Cracks are already showing up in the new Russia-backed free trade bloc known as the Eurasian Economic Union, as the decline of the Russian economy is increasingly reflected on the export ledgers of countries such as Belarus, Kazakhstan, and Armenia.
Last week Alexander Lukashenko, the Belarusian president and a cautious supporter of Moscow in the past, said his country could not rule out quitting the fledgling economic union, created at the beginning of January. Lukashenko has been in a very public dispute with the Kremlin over the Russia’s decision to ban meat imports from Belarus.
The ban was put in place after Belarus was accused of re-exporting European goods to Russia. This was a problem, because the Russian government had placed an embargo on the purchase of these goods – mostly foodstuffs – in retaliation for sanctions imposed by the European Union and the U.S. after Russia invaded Crimea.
Lukashenko said trade battles within the EEU were unacceptable.
The Belarusian leader’s remarks were delivered just a day before representatives of Russia, Ukraine, and the Organization for Security and Cooperation in Europe announced they would meet in his capital city, Minsk, to try to restart peace talks. Rebels in Eastern Ukraine are fighting to establish an autonomous region more aligned with Russia than the capital in Kiev.
(Those talks failed on Saturday, as additional reports of civilian and military deaths came out of the troubled region.)
The rebels, widely believed to receive materiel and even fighters from Russia, despite the Kremlin’s denials, rose up after Russia invaded Ukraine’s Crimean peninsula last spring and then declared the region had been “annexed” by Russia.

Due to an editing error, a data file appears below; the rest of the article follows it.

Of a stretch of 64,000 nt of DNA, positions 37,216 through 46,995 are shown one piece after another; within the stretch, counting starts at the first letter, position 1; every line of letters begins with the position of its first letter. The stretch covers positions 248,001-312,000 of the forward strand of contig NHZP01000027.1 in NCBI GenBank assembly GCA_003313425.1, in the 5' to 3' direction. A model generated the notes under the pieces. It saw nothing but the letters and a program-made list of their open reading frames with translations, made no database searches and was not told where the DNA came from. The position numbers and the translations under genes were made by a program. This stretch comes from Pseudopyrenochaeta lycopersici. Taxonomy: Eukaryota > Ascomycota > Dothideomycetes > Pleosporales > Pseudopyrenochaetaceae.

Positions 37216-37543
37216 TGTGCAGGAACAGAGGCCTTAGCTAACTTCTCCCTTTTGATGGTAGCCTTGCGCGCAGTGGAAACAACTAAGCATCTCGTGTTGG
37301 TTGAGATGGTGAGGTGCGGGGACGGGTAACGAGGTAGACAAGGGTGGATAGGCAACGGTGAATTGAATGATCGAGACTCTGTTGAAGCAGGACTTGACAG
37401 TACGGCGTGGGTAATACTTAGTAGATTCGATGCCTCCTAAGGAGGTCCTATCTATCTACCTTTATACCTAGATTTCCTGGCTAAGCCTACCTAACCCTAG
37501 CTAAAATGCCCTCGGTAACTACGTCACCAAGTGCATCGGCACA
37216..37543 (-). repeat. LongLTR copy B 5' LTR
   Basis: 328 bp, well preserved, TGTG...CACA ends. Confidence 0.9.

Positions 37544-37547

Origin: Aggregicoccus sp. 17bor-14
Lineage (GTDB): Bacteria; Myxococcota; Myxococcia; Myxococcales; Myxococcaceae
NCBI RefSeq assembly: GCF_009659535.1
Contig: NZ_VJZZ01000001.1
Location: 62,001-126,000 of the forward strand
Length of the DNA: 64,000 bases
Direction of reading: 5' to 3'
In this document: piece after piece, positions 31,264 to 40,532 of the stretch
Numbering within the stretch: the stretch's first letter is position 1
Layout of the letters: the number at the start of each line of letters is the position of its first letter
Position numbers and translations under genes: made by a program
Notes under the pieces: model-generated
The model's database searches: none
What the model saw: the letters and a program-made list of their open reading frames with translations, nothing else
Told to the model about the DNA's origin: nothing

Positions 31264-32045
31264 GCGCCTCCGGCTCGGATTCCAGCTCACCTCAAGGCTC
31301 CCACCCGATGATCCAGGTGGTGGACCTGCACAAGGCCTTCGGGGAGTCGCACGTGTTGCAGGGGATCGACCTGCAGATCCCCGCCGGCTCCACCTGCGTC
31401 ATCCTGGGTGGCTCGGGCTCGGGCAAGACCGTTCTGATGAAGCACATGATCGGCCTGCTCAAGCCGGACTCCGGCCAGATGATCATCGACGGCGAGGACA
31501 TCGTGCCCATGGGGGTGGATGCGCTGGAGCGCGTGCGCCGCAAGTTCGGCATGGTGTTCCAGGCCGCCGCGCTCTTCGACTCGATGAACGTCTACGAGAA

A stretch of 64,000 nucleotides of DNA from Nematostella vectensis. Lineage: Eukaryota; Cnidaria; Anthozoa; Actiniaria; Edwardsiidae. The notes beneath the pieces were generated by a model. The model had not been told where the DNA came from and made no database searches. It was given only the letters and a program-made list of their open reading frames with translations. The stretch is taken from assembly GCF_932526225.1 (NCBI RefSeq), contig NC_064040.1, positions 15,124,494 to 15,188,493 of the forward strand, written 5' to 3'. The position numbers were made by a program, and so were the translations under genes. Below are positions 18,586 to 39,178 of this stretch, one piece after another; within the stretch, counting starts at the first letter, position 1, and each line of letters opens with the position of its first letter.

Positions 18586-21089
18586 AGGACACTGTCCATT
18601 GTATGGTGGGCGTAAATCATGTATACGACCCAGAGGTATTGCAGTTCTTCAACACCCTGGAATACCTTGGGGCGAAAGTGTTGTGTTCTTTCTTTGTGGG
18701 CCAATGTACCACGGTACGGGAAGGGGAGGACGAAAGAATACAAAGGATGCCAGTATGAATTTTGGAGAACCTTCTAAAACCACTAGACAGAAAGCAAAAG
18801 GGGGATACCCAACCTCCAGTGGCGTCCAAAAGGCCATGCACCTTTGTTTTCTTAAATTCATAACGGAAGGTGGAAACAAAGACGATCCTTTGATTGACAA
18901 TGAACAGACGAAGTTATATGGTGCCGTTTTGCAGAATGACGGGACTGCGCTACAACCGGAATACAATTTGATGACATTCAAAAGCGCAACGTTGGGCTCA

In recent months, multiple European countries, including former member states of the Soviet Union, have reported incidents in which the Russian military – usually military aircraft – have violated other countries’ airspace. Belarus has a 600-mile, largely unguarded border with Russia.
Lukashenko’s threat on the trade pact came as Russian officials admitted their economy is in even worse shape than they’d previously acknowledged. On Saturday, the country’s economic ministry said it was forecasting a 3 percent decline in gross domestic product this year. Private sector analysts have been even more pessimistic, suggesting the decline could be as much as 5 percent.
Last week, the Russian Central Bank announced a surprise cut in interest rates, from 17 percent to 15 percent. The move represents a shift in stance and may have depositors experiencing a bit of whiplash. It was only mid-December when the bank hiked rates from 10 to 17 percent overnight in an effort to halt the ruble’s slide against the dollar and other global benchmark currencies.
The bank appears to be trying to strike a balance between protecting the ruble and choking off credit to an economy that needs all the growth it can get.
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